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Jewish Recipes --> Jewish and Israeli Foods --> Quinoa

Quinoa a species of goosefoot (Chenopodium), is a grain-like crop grown primarily for its edible seeds. It is a pseudocereal rather than a true cereal, or grain, as it is not a member of the true grass family. As a chenopod, quinoa is closely related to species such as beetroots, spinach and tumbleweeds.

The nutrient composition is very good compared with common cereals. Quinoa seeds contain essential amino acids like lysine and good quantities of calcium, phosphorus, and iron.

After harvest, the seeds need to be processed to remove the coating containing the bitter-tasting saponins. Quinoa seeds are in general cooked the same way as rice and can be used in a wide range of dishes. Quinoa leaves are also eaten as a leaf vegetable, much like amaranth, but the commercial availability of quinoa greens is limited.

Kosher controversy

Quinoa has become popular in the Jewish community as a substitute for the leavened grains that are forbidden during the Passover holiday. Several of the kosher certification organizations refuse to certify quinoa as being kosher for passover citing reasons including its resemblance to prohibited grains, or fear of cross-contamination of the product from nearby fields of the prohibited grain.

Nutritional value
  • Quinoa, uncooked Nutritional value per 100 g (3.5 oz)
  • Energy 1,539 kJ (368 kcal)
  • Carbohydrates 64 g
    - Starch 52 g
    - Dietary fibre 7 g
  • Fat 6 g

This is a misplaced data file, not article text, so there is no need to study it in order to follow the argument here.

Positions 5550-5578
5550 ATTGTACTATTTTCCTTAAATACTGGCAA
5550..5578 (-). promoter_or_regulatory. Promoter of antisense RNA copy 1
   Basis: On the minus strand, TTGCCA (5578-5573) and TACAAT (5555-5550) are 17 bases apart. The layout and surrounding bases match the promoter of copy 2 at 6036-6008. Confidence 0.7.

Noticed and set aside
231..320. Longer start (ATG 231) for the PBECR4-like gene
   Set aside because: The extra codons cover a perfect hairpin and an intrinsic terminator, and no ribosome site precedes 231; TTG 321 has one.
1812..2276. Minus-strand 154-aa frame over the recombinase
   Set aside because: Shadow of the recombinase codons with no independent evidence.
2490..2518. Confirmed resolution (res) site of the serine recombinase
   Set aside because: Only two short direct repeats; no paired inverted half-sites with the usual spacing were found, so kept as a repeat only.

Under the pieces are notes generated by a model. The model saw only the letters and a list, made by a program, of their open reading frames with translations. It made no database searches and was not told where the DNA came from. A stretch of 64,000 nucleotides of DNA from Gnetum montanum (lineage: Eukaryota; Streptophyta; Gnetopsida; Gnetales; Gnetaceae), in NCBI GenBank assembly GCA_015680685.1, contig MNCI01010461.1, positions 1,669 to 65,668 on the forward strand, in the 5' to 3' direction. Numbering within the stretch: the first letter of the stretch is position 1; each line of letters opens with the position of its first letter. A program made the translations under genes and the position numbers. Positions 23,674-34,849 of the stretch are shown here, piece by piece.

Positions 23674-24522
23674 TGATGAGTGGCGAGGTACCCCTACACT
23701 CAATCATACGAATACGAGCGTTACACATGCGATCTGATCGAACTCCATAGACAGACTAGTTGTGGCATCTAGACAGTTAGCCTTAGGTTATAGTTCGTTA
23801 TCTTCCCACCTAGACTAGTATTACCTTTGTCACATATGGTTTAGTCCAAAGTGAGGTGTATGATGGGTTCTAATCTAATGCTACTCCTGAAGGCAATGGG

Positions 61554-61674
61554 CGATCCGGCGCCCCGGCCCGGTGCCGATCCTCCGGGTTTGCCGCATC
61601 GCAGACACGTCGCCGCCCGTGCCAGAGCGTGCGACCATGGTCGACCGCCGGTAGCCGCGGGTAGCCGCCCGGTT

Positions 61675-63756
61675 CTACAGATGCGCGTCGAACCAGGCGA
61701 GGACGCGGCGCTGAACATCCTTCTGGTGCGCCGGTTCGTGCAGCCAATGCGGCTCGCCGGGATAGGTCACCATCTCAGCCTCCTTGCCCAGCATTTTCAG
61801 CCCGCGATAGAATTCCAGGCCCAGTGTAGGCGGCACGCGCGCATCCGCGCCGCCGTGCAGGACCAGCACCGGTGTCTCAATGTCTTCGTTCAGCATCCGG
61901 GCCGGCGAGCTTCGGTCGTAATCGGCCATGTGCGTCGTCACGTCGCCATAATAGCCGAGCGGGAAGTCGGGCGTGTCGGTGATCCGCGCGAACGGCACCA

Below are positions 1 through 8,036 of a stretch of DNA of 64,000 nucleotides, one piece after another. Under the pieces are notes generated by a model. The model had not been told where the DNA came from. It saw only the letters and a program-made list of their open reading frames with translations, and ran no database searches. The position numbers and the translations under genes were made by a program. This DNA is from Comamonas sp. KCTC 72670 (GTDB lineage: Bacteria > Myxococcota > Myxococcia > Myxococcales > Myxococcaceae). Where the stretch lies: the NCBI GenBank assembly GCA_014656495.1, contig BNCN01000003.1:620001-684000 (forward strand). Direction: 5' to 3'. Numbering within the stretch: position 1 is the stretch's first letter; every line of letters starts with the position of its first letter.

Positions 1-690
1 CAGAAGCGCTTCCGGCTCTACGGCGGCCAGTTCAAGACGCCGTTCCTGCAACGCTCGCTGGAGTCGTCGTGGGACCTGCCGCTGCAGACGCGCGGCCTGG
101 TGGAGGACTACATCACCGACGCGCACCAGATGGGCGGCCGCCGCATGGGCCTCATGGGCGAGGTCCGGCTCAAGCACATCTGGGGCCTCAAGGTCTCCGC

- polyunsaturated 3.3 g
  • Protein 14 g
    - Tryptophan 0.167 g
    - Threonine 0.421 g
    - Isoleucine 0.504 g
    - Leucine 0.840 g
    - Lysine 0.766 g
    - Methionine 0.309 g
    - Cystine 0.203 g
    - Phenylalanine 0.593 g
    - Tyrosine 0.267 g
    - Valine 0.594 g
    - Arginine 1.091 g
    - Histidine 0.407 g
    - Alanine 0.588 g
    - Aspartic acid 1.134 g
    - Glutamic acid 1.865 g
    - Glycine 0.694 g
    - Proline 0.773 g
    - Serine 0.567 g
  • Water 13 g
  • Thiamine (vit. B1) 0.36 mg (31%)
  • Riboflavin (vit. B2) 0.32 mg (27%)
  • Vitamin B6 0.5 mg (38%)
  • Folate (vit. B9) 184 μg (46%)
  • Calcium 36 mg (4%)
  • Iron 4.6 mg (35%)
  • Magnesium 197 mg (55%)
  • Phosphorus 457 mg (65%)
  • Potassium 563 mg (12%)
  • Zinc 3.1 mg (33%)
  • Percentages are roughly approximated from US recommendations for adults. Source: USDA Nutrient Database

Quinoa was important to the diet of pre-Columbian Andean civilizations. Today, people appreciate quinoa for its nutritional value. Quinoa has been called a super food.  Protein content is very high for a cereal/pseudo-cereal (14% by mass), yet not as high as most beans and legumes. Quinoa's protein content per 100 calories is higher than brown rice, potatoes, barley and millet, but is less than wild rice and oats.[29] Nutritional evaluations of quinoa indicate that it is a source of complete protein. Furthermore, it is a good source of dietary fiber and phosphorus and is high in magnesium and iron. Quinoa is also a source of calcium, and thus is useful for vegans and those who are lactose intolerant. Quinoa is gluten-free and considered easy to digest. Because of all these characteristics, quinoa is being considered a possible crop in NASA's Controlled Ecological Life Support System for long-duration human occupied spaceflights.

Quinoa may be germinated in its raw form to boost its nutritional value. Germination activates its natural enzymes and multiplies its vitamin content. In fact, quinoa has a notably short germination period: Only 24 hours resting in a glass of clean water is enough to make it sprout and release gases, as opposed to, e.g., 12 hours with wheat. This process, besides its nutritional enhancements, softens the seeds, making them suitable to be added to salads and other cold foods.

Sept 2005 - 2013 - Kosher Recipes - Kosher Cooking - Jewish Cooking - Jewish Recipes - Jewish Foods